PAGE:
You can specialize. According to Nurse Journal, a master's can put many appealing specialties within reach. "Once you hold an MSN degree, you can specialize in certain interesting fields of nursing," the article said. "You may, for instance, be interested in mental health care, pediatric care, oncology or any other specific field. Only with an MSN degree can you have true specialization."
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You'll make more money (usually). RNs don't often make as much money as MSNs, according to Nursing.org. One particularly appealing wage boost comes with the move from RN to Certified Registered Nurse Anesthetist, which can almost double your income.
There are lots of good choices. There have never been more options for obtaining an MSN than there are right now, according to Nursing.org., including part-time, accelerated and even online programs. "Students can basically go at their own pace, and customize their course schedules thanks to schools catering more to adult students, and technology that allows for distance learning," the site noted. "This is especially helpful for people who would like to continue working while they go to school."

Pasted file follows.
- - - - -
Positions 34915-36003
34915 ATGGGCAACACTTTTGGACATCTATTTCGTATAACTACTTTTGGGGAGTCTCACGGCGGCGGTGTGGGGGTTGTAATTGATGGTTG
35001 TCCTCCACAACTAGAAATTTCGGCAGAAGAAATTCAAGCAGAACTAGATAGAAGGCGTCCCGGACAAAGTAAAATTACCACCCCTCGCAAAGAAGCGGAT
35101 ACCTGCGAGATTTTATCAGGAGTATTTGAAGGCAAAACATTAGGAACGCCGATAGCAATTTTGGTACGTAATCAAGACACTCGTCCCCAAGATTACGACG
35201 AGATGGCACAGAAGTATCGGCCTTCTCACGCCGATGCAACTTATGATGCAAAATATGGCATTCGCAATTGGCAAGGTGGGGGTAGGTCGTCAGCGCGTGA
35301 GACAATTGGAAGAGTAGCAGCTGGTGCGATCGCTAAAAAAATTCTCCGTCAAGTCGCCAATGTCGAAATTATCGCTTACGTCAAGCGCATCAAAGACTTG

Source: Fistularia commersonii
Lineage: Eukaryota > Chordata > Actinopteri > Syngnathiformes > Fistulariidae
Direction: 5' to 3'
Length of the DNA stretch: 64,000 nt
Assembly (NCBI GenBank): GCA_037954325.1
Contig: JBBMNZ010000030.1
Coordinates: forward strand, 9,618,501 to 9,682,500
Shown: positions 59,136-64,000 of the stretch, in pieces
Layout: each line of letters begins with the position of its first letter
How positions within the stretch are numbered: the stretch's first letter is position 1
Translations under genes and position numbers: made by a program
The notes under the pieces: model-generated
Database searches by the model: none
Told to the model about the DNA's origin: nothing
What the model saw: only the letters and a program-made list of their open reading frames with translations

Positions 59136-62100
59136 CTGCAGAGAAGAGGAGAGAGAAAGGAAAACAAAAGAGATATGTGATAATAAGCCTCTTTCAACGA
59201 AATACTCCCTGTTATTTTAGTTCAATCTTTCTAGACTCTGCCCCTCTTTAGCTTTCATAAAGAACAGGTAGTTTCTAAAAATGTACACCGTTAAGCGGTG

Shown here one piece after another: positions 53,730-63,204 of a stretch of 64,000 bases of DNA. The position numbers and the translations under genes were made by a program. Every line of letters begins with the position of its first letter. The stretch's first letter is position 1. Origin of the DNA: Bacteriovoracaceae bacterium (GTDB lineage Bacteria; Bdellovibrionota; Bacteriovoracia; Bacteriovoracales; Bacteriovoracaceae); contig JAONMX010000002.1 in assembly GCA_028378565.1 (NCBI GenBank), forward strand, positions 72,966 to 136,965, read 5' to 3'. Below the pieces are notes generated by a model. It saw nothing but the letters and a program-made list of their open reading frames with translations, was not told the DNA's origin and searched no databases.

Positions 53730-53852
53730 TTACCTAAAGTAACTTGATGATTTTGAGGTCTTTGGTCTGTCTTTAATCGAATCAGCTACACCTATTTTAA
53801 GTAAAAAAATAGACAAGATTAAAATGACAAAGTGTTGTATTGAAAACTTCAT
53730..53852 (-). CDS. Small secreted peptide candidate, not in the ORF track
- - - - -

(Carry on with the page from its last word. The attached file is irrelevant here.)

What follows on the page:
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On the downside:
MSNs cost a pretty penny. Look for a master's to cost tens of thousands of dollars. Even though you'll be earning lots more when you graduate, your short-term budget may not be able to sustain the outlay.
The coursework is tough. After all, this is an advanced degree. "Master's programs are challenging, there's no doubt about that," Nursing.org said, "but even more so for nurses who are continuing to work and juggle family responsibilities as they take classes. It can certainly be done, as thousands of students prove each year, but it's not an endeavor to be taken lightly."
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The clinical hours can be brutal. If your time is at a premium for any reason, particularly with a young family or other recent life transitions, now may not be the time for a master's. "Even if you decide to take your time or go the online MSN route, you should still be prepared to dedicate a significant number of hours per week to your studies and/or clinical requirements," Nursing.org encouraged. "Doing so will likely require some shuffling around of responsibilities, and a strong support network at home and work."